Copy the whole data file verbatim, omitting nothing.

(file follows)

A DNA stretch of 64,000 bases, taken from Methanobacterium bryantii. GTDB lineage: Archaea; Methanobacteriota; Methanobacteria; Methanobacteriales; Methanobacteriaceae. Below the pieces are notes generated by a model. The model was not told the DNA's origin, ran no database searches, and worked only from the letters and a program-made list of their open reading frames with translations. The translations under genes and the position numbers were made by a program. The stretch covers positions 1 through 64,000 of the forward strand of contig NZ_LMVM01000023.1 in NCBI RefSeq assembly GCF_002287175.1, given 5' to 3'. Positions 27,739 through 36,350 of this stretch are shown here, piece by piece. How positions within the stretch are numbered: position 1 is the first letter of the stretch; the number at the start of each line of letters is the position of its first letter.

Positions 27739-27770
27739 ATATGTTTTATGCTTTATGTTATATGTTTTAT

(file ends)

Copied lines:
A DNA stretch of 64,000 bases, taken from Methanobacterium bryantii. GTDB lineage: Archaea; Methanobacteriota; Methanobacteria; Methanobacteriales; Methanobacteriaceae. Below the pieces are notes generated by a model. The model was not told the DNA's origin, ran no database searches, and worked only from the letters and a program-made list of their open reading frames with translations. The translations under genes and the position numbers were made by a program. The stretch covers positions 1 through 64,000 of the forward strand of contig NZ_LMVM01000023.1 in NCBI RefSeq assembly GCF_002287175.1, given 5' to 3'. Positions 27,739 through 36,350 of this stretch are shown here, piece by piece. How positions within the stretch are numbered: position 1 is the first letter of the stretch; the number at the start of each line of letters is the position of its first letter.

Positions 27739-27770
27739 ATATGTTTTATGCTTTATGTTATATGTTTTAT